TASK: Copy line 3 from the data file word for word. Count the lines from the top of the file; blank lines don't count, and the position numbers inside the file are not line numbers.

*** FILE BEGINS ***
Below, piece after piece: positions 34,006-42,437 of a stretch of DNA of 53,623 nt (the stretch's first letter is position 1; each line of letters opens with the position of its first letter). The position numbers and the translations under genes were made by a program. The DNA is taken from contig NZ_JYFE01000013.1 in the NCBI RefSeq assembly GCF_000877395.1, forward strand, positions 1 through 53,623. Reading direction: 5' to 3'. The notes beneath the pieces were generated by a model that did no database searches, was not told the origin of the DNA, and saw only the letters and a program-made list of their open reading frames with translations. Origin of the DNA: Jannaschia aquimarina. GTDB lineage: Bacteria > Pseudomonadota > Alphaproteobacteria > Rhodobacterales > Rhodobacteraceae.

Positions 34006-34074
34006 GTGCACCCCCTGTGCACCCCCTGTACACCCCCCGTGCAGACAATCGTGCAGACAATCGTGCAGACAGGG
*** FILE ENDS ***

34006 GTGCACCCCCTGTGCACCCCCTGTACACCCCCCGTGCAGACAATCGTGCAGACAATCGTGCAGACAGGG